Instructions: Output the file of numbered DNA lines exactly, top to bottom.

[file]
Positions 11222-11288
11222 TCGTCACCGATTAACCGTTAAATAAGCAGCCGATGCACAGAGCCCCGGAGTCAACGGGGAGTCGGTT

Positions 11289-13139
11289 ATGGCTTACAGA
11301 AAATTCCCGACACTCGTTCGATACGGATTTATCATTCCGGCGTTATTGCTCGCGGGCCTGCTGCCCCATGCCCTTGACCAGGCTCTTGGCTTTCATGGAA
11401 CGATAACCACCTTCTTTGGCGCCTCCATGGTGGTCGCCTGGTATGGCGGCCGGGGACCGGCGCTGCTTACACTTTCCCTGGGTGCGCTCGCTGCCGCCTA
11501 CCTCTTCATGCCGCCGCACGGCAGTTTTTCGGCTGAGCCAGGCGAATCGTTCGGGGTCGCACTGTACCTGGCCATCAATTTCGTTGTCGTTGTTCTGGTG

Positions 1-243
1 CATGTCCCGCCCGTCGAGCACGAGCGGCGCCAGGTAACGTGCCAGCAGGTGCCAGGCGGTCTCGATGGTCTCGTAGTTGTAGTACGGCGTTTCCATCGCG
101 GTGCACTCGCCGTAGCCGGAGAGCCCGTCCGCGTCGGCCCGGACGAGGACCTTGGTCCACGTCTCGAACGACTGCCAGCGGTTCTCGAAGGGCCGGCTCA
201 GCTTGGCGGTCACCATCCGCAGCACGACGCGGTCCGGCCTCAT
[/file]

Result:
Positions 11222-11288
11222 TCGTCACCGATTAACCGTTAAATAAGCAGCCGATGCACAGAGCCCCGGAGTCAACGGGGAGTCGGTT

Positions 11289-13139
11289 ATGGCTTACAGA
11301 AAATTCCCGACACTCGTTCGATACGGATTTATCATTCCGGCGTTATTGCTCGCGGGCCTGCTGCCCCATGCCCTTGACCAGGCTCTTGGCTTTCATGGAA
11401 CGATAACCACCTTCTTTGGCGCCTCCATGGTGGTCGCCTGGTATGGCGGCCGGGGACCGGCGCTGCTTACACTTTCCCTGGGTGCGCTCGCTGCCGCCTA
11501 CCTCTTCATGCCGCCGCACGGCAGTTTTTCGGCTGAGCCAGGCGAATCGTTCGGGGTCGCACTGTACCTGGCCATCAATTTCGTTGTCGTTGTTCTGGTG

Positions 1-243
1 CATGTCCCGCCCGTCGAGCACGAGCGGCGCCAGGTAACGTGCCAGCAGGTGCCAGGCGGTCTCGATGGTCTCGTAGTTGTAGTACGGCGTTTCCATCGCG
101 GTGCACTCGCCGTAGCCGGAGAGCCCGTCCGCGTCGGCCCGGACGAGGACCTTGGTCCACGTCTCGAACGACTGCCAGCGGTTCTCGAAGGGCCGGCTCA
201 GCTTGGCGGTCACCATCCGCAGCACGACGCGGTCCGGCCTCAT